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Congo, Democratic Republic of the Transnational Issues 2015

SOURCE: 2015 CIA WORLD FACTBOOK AND OTHER SOURCES











Congo, Democratic Republic of the Transnational Issues 2015
SOURCE: 2015 CIA WORLD FACTBOOK AND OTHER SOURCES


Page last updated on June 22, 2014

Disputes - international:
heads of the Great Lakes states and UN pledged in 2004 to abate tribal, rebel, and militia fighting in the region, including northeast Congo, where the UN Organization Mission in the Democratic Republic of the Congo (MONUC), organized in 1999, maintains over 16,500 uniformed peacekeepers; members of Uganda's Lords Resistance Army forces continue to seek refuge in Congo's Garamba National Park as peace talks with the Uganda government evolve; the location of the boundary in the broad Congo River with the Republic of the Congo is indefinite except in the Pool Malebo/Stanley Pool area; Uganda and DRC dispute Rukwanzi Island in Lake Albert and other areas on the Semliki River with hydrocarbon potential; boundary commission continues discussions over Congolese-administered triangle of land on the right bank of the Lunkinda River claimed by Zambia near the DRC village of Pweto; DRC accuses Angola of shifting monuments

Refugees and internally displaced persons:
refugees (country of origin): 43,674 (Rwanda); 9,762 (Burundi) (2013); 56,150 (Central African Republic) (2014)
IDPs: 2,634,872 (fighting between government forces and rebels since mid-1990s; most IDPs are in eastern provinces) (2014)

Trafficking in persons:

current situation: Democratic Republic of the Congo is a source, destination, and possibly a transit country for men, women, and children subjected to forced labor and sex trafficking; the majority of this trafficking is internal, and much of it is perpetrated by armed groups and government forces outside government control within the country's unstable eastern provinces; Congolese women and children have been exploited internally as domestic servants, while others migrate to Angola, South Africa, Republic of the Congo, and South Sudan, as well as East African, Middle Eastern, and European nations where they are subjected to forced prostitution, domestic servitude, and forced labor in agriculture and diamond mines; indigenous and foreign armed groups (including the Lord's Resistance Army) abduct and forcibly recruit Congolese adults and children to serve as laborers, porters, domestics, combatants, and sex slaves; some commanders of the Congolese national army also recruit, at times through force, men and children for use as combatants, escorts, and porters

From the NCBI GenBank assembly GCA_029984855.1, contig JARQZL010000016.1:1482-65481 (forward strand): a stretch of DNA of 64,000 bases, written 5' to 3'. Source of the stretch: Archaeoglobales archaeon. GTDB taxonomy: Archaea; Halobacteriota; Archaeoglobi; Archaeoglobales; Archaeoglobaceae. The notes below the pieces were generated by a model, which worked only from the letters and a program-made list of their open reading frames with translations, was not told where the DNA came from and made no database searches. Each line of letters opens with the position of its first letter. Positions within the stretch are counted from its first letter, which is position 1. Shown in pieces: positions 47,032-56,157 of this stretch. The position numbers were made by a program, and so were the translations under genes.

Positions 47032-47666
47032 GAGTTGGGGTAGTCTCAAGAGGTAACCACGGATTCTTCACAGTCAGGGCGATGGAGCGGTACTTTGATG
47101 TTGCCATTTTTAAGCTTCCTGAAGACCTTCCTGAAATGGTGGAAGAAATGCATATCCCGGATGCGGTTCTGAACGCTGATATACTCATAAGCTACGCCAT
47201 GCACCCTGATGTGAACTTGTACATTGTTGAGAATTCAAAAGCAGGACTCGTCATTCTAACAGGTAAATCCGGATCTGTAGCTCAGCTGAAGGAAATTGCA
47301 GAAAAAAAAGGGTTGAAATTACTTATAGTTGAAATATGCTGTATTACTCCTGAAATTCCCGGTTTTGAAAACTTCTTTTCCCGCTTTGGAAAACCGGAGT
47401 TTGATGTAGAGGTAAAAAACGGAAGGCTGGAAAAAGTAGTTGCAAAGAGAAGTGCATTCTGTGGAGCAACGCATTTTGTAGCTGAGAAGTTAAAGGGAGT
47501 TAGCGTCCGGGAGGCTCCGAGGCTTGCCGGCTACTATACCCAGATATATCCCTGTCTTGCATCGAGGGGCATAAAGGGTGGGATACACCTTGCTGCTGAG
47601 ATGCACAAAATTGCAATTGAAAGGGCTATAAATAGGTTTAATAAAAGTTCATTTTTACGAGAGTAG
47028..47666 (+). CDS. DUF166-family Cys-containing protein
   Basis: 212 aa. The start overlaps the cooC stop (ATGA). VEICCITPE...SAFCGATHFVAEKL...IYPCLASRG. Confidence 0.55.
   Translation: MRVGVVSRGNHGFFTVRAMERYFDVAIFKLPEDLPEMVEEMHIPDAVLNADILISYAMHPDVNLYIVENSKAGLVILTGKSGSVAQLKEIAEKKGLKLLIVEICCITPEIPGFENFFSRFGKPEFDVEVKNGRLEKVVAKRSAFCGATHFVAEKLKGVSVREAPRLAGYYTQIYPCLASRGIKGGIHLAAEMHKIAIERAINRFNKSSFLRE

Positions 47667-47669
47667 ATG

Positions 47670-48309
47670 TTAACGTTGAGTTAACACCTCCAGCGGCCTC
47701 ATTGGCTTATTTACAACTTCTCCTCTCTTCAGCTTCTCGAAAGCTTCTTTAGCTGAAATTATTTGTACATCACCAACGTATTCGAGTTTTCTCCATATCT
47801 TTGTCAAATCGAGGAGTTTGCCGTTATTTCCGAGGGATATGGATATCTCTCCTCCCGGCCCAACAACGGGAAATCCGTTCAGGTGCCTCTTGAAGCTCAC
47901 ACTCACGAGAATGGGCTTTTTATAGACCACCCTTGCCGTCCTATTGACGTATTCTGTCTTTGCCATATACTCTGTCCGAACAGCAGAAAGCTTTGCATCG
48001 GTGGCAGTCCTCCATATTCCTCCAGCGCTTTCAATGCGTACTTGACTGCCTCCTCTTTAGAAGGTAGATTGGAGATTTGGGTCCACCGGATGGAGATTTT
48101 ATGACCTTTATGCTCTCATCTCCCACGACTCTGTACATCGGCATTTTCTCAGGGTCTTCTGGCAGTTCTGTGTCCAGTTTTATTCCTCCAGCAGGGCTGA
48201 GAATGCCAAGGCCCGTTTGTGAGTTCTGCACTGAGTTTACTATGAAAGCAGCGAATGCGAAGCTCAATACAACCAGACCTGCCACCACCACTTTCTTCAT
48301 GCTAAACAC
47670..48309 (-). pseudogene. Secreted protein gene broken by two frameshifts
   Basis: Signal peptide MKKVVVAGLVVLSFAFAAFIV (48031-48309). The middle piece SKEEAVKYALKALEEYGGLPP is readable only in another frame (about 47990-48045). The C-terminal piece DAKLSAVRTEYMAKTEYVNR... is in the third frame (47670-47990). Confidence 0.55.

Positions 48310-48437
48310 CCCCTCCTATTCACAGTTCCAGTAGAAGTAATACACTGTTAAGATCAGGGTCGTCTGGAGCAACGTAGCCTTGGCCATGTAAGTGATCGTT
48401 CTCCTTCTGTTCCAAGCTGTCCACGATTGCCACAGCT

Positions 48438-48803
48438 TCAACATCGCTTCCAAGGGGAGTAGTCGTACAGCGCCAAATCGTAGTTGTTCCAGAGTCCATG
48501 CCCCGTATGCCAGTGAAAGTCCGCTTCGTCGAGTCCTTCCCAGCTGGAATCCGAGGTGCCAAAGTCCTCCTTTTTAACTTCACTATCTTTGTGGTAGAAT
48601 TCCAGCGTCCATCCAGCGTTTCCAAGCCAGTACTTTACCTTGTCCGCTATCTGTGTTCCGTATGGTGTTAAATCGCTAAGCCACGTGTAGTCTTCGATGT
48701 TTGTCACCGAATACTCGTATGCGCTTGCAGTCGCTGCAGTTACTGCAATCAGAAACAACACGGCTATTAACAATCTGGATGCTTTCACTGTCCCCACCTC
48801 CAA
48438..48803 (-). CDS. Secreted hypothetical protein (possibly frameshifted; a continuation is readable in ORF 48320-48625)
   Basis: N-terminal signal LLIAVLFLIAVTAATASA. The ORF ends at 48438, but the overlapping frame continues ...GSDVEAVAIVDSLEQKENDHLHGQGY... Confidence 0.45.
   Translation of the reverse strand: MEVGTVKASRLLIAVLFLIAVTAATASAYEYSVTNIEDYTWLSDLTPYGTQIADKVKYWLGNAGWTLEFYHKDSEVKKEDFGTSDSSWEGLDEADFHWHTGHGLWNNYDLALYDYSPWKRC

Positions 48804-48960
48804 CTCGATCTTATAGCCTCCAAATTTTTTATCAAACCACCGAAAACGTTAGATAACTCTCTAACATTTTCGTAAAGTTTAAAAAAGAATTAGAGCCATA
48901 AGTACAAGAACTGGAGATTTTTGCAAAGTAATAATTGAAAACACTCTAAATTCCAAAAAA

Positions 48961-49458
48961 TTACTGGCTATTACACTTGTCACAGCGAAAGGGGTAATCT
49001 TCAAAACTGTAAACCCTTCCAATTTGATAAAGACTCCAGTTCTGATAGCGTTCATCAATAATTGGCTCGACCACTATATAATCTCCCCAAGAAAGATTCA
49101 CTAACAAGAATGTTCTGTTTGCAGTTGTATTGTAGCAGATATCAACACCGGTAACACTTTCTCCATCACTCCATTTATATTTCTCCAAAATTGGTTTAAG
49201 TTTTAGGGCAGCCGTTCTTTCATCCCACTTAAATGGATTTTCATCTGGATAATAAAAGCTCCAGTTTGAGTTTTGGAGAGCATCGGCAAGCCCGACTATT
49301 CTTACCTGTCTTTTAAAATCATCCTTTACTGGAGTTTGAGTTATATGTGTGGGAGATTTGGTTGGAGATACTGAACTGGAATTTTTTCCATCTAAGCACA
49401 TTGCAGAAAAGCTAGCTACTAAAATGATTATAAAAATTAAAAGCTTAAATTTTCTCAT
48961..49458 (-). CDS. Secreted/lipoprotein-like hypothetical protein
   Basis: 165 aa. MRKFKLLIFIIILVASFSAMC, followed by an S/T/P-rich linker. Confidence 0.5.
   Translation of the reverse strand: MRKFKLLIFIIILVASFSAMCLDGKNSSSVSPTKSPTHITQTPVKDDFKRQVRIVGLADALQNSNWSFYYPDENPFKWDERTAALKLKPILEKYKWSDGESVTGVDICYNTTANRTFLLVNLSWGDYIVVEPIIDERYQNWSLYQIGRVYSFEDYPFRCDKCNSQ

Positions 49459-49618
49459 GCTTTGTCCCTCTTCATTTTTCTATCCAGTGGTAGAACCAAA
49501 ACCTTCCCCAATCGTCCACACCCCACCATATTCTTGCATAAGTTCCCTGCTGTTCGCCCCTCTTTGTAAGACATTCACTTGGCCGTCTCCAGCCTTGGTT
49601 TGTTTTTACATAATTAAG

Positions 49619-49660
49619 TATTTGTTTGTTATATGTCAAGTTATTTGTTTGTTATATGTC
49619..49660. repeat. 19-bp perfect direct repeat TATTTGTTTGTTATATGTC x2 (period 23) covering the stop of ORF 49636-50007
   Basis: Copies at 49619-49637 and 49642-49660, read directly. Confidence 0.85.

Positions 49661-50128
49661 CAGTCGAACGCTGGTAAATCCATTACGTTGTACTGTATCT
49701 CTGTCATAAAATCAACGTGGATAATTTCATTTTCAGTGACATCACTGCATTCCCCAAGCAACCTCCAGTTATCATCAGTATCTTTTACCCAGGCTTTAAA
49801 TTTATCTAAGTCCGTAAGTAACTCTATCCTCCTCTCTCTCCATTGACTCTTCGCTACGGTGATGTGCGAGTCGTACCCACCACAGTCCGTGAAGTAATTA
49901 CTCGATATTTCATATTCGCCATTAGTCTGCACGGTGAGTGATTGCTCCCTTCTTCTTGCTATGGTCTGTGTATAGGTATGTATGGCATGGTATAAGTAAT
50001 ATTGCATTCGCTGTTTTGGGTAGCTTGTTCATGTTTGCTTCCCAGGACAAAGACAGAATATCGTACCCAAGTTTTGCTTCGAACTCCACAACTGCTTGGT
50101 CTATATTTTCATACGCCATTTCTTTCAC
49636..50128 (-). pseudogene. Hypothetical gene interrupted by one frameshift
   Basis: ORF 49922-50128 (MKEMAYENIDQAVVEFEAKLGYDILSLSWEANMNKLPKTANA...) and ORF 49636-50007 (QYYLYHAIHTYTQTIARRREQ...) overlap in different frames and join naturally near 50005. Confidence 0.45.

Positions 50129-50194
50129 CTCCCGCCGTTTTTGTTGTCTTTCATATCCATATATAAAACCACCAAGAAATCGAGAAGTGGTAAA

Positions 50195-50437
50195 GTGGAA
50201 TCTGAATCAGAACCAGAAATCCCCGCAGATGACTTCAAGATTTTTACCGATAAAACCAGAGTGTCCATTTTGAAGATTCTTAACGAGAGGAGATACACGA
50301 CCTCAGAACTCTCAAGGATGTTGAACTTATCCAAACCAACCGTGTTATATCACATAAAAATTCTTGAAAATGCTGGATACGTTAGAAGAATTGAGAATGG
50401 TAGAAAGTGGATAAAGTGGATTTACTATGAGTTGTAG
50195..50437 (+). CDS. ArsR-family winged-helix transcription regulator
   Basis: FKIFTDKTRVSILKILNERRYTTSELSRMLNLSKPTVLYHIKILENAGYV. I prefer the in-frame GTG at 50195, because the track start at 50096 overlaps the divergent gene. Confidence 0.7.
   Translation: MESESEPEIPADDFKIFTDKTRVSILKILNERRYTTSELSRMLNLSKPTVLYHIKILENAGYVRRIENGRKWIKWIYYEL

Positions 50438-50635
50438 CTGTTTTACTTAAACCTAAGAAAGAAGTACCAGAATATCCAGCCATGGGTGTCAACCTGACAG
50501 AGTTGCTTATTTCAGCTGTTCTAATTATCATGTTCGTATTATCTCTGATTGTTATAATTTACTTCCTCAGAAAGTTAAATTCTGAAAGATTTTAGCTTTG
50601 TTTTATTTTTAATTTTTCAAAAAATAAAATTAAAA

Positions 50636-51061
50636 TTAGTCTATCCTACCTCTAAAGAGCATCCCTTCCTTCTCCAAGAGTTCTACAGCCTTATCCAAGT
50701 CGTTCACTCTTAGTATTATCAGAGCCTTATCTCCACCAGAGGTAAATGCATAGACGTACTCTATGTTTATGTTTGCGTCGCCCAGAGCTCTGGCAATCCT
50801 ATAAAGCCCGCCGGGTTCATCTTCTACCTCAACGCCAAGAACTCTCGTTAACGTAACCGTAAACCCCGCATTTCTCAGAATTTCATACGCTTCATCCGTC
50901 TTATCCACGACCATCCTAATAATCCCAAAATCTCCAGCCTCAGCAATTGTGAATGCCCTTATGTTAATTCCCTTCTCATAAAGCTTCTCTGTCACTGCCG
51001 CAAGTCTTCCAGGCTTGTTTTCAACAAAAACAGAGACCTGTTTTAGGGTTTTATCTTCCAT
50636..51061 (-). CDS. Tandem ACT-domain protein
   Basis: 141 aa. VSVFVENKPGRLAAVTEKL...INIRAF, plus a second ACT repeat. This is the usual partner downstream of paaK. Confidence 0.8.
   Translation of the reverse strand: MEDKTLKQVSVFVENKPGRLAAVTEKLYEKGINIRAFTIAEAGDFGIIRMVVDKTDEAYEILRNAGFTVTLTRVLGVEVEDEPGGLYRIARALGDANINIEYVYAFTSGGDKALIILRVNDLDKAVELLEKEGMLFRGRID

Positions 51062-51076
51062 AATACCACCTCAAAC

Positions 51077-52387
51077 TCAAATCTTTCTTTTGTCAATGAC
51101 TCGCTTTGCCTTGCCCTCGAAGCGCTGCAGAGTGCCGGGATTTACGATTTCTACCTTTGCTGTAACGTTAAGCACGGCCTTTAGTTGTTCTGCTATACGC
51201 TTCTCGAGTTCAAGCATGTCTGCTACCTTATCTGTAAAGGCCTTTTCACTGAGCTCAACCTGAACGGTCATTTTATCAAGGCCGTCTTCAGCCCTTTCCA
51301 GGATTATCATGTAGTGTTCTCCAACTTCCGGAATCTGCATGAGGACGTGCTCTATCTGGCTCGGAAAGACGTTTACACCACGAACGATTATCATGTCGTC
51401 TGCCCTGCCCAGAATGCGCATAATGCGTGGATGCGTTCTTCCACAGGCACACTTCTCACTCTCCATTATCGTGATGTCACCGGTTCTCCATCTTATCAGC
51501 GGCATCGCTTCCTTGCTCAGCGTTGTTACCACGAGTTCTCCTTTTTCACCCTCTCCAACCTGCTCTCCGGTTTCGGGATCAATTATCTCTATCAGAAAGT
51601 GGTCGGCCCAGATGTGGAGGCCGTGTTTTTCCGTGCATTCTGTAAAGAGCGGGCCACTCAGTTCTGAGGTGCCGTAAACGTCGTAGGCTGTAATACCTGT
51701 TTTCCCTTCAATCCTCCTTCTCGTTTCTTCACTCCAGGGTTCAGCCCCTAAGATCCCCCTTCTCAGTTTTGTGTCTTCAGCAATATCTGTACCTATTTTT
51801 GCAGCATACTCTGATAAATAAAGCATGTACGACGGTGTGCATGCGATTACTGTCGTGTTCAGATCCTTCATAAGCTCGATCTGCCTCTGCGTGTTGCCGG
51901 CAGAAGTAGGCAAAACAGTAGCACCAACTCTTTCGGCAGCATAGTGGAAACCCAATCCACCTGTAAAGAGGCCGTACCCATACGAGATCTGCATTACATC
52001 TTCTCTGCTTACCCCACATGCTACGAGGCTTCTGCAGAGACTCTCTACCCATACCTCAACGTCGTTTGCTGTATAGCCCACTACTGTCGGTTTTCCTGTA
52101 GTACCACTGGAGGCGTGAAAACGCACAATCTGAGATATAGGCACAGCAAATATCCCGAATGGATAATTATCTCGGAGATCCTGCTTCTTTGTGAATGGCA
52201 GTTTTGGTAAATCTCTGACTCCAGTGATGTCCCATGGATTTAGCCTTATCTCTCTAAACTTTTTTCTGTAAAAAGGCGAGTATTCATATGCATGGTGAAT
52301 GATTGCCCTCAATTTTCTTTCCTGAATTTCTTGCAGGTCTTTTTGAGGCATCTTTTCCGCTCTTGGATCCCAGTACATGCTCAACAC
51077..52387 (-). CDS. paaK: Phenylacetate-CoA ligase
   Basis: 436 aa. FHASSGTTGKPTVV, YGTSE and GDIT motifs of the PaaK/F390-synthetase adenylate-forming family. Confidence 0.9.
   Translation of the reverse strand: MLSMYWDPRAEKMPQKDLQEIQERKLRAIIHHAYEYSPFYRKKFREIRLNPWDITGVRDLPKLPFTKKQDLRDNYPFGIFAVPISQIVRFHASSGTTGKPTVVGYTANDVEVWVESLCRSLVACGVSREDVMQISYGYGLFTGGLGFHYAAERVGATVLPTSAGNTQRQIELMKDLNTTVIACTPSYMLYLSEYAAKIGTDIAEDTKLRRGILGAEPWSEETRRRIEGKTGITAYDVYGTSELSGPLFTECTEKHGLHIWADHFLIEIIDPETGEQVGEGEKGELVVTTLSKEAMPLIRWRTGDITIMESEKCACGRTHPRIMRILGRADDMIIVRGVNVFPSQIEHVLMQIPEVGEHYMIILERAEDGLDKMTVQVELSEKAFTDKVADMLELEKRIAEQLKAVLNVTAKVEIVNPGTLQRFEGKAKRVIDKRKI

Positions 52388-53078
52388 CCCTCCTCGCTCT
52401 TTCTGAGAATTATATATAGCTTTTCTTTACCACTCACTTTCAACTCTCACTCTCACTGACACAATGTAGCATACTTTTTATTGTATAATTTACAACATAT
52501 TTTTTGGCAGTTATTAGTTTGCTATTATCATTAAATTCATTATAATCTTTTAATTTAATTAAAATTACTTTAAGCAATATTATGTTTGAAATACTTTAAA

tier rating: Tier 3 - The Democratic Republic of the Congo does not fully comply with the minimum standards for the elimination of trafficking and is not making significant efforts to do so; the government signed a UN-backed action plan to end the recruitment and use of child soldiers within its armed forces but has not applied legal sanctions against those who recruit and use child soldiers and has not reported any law enforcement efforts to combat any other forms of trafficking; besides child soldiers, the government has not reported identifying any other victims of forced labor or sex trafficking or providing protective services or referrals to NGO-operated care facilities; NGOs continue to provide the vast majority of the limited shelter, legal, medical, and psychological services available to victims (2013)

Illicit drugs:
one of Africa's biggest producers of cannabis, but mostly for domestic consumption; traffickers exploit lax shipping controls to transit pseudoephedrine through the capital; while rampant corruption and inadequate supervision leaves the banking system vulnerable to money laundering, the lack of a well-developed financial system limits the country's utility as a money-laundering center (2008)


NOTE: 1) The information regarding Congo, Democratic Republic of the on this page is re-published from the 2015 World Fact Book of the United States Central Intelligence Agency. No claims are made regarding the accuracy of Congo, Democratic Republic of the Transnational Issues 2015 information contained here. All suggestions for corrections of any errors about Congo, Democratic Republic of the Transnational Issues 2015 should be addressed to the CIA.
2) The rank that you see is the CIA reported rank, which may habe the following issues:
  a) They assign increasing rank number, alphabetically for countries with the same value of the ranked item, whereas we assign them the same rank.
  b) The CIA sometimes assignes counterintuitive ranks. For example, it assigns unemployment rates in increasing order, whereas we rank them in decreasing order






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